From the desk of John Kreutzer: Can an individual’s respiratory problems resulting from mold or other potentially toxic substances constitute a disability under Washington’s Law against Discrimination (WLAD)?
Claims Pointer: The Court of Appeals held that an employee’s respiratory difficulties as a result of mold could constitute a disability. The takeaway from this case is that the term “disability” as defined by statute is a broad term that can encompass various sensory, mental or physical impairments. In this case, the Court reasoned that Hartman’s respiratory problems could constitute a physical impairment that substantially limited her ability to perform her job. This case stresses the importance of acting promptly to accommodate a potentially disabled worker.
Hartman v. YMCA, No. 71765-1-I, Court of Appeals of Washington, Division I (Nov. 9, 2015).
In May 2012, two months after Sara Hartman (Hartman) was hired as an assistant teacher at the Dale Turner Family Child Development Care Center (CDC), located in a North Seattle branch of the Young Men’s Christian Association (YMCA), she began experiencing symptoms as a result of mold exposure. Hartman experienced daily headaches, coughing, burning eyes and sinus and chest burning. She suspected mold in the CDC’s HVAC system and enlisted her husband, a licensed HVAC specialist, to inspect. Peter Hartman located mold and informed Sarah Morris, the Regional Senior Program Director of Childcare for the YMCA, of his findings as well as how to resolve the moisture issue. Bob Haskell, the senior building engineer, investigated the HVAC and attempted to install new parts for the system, but was prevented due to classes in session.
By early August, more staff and children complained of negative health effects. Peter was again retained to perform an inspection of the HVAC system and discovered many of the same problems remained. Peter sent an email to CDC management listing all the issues, which was then forwarded to the head of maintenance. Around this same time, YMCA attempted to fix the problem through cleaning, vacuuming and replacing filters. On August 13, Hartman emailed Morris and left a voicemail message reporting that several students had recurring health problems that may be related to mold exposure. She further communicated her doctor’s determination that her symptoms were likely due to mold exposure, that she should avoid the contaminated area and was referred to a specialist. On August 14, Hartman emailed Morris again, this time reiterating her doctor’s diagnosis that her symptoms were related to exposure to an airborne contaminant and that she was not comfortable working at CDC or bringing her child there until the HVAC issue was resolved. Morris also received written complaints from three other employees regarding health concerns.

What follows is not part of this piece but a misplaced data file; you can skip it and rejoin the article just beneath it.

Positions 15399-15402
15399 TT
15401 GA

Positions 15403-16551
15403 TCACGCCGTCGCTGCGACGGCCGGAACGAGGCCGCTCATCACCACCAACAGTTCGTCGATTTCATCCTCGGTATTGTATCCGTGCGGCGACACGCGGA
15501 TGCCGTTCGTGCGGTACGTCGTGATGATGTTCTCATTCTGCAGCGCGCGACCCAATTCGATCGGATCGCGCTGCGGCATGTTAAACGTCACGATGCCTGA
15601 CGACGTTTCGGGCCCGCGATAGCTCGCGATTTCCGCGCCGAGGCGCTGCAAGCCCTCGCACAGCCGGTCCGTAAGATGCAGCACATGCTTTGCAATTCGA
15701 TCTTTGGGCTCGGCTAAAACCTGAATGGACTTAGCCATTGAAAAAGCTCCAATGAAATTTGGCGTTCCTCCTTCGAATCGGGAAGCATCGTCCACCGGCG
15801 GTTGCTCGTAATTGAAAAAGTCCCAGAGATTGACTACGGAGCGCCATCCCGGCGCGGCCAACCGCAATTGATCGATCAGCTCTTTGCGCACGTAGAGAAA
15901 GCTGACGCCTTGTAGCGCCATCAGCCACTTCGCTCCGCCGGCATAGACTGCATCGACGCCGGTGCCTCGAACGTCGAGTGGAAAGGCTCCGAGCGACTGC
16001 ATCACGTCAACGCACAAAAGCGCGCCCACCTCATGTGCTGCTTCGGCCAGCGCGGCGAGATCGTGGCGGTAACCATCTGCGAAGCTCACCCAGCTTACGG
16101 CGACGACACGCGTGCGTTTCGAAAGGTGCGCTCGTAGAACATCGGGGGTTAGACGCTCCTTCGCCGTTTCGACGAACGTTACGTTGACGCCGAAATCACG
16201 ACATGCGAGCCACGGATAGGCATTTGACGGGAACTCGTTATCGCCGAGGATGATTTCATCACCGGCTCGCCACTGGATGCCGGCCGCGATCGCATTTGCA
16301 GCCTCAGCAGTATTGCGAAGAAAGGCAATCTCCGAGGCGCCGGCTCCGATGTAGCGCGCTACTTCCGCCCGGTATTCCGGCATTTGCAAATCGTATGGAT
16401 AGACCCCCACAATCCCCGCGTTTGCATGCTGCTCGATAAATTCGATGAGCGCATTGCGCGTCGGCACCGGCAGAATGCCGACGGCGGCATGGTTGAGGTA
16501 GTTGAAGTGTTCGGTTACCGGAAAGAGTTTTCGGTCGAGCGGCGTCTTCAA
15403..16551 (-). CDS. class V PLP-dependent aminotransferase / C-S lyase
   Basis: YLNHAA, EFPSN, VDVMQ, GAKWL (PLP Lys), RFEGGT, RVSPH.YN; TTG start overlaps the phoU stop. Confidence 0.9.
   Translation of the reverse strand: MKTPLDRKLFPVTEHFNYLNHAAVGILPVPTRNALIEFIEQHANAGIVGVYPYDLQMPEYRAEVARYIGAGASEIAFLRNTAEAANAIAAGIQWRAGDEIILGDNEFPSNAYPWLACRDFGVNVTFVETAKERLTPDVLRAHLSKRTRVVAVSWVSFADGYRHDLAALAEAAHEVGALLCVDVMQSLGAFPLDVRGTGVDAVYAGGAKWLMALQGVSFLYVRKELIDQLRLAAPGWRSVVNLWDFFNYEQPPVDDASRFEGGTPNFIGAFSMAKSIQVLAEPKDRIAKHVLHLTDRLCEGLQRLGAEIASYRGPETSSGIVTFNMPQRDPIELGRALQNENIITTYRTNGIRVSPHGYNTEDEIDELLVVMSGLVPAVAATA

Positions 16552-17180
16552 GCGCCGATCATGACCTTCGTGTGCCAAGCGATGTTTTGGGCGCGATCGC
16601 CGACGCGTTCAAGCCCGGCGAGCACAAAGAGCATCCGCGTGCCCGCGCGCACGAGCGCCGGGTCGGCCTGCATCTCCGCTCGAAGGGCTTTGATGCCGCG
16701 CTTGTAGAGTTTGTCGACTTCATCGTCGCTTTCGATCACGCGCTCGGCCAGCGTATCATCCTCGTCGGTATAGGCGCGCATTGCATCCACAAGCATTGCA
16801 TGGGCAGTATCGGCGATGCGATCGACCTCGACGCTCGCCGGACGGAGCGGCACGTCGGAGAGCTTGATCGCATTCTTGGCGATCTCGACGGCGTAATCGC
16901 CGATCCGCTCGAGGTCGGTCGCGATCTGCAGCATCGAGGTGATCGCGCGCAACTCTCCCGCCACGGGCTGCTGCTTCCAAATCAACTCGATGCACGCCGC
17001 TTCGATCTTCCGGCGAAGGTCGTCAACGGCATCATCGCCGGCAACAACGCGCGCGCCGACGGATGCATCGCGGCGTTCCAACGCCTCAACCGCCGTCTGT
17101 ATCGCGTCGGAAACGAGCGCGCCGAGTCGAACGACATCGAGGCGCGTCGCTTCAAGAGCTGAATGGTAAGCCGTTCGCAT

On August 15, following Hartman’s requested accommodation, Morris placed Hartman on a Performance Improvement Plan due to an alleged incident between Hartman and HVAC maintenance workers. During a meeting regarding the plan, Morris apparently said there was no mold and that it was resolved.
On September 6, 2013, Hartman resigned from the CDC and subsequently sued the YMCA, alleging disability discrimination for failure to accommodate, retaliation and wrongful constructive discharge. The trial court granted YMCA’s summary judgment motion dismissing Hartman’s claims. Hartman appealed.
The Court of Appeals held that summary judgment was inappropriate in this case where a jury could reasonably find that Hartman suffered from a physical abnormality or impairment that substantially limited her ability to perform her job. In addition, the Court found that there was circumstantial evidence from which a jury could reasonably infer that Hartman communicated her health concerns to the YMCA as early as June, thereby satisfying the notice requirement for a discrimination claim. Finally, the Court reviewed the duty to reasonably accommodate and indicated that while the YMCA may have taken some remedial steps to cure the mold problem, additional contrary evidence was provided indicating YMCA believed the mold issue was resolved and ceased further attempts to accommodate. According to the Court, taking some remedial steps does not shield the employer from liability. To avoid liability, the employer would need to show it engaged in a good faith interactive process with the employee to accommodate their disability.
The trial court’s ruling to grant summary judgment to YMCA was reversed and remanded.
NOTE: This opinion has not been published. It is provided to demonstrate how the court approaches the issues involved in the case.
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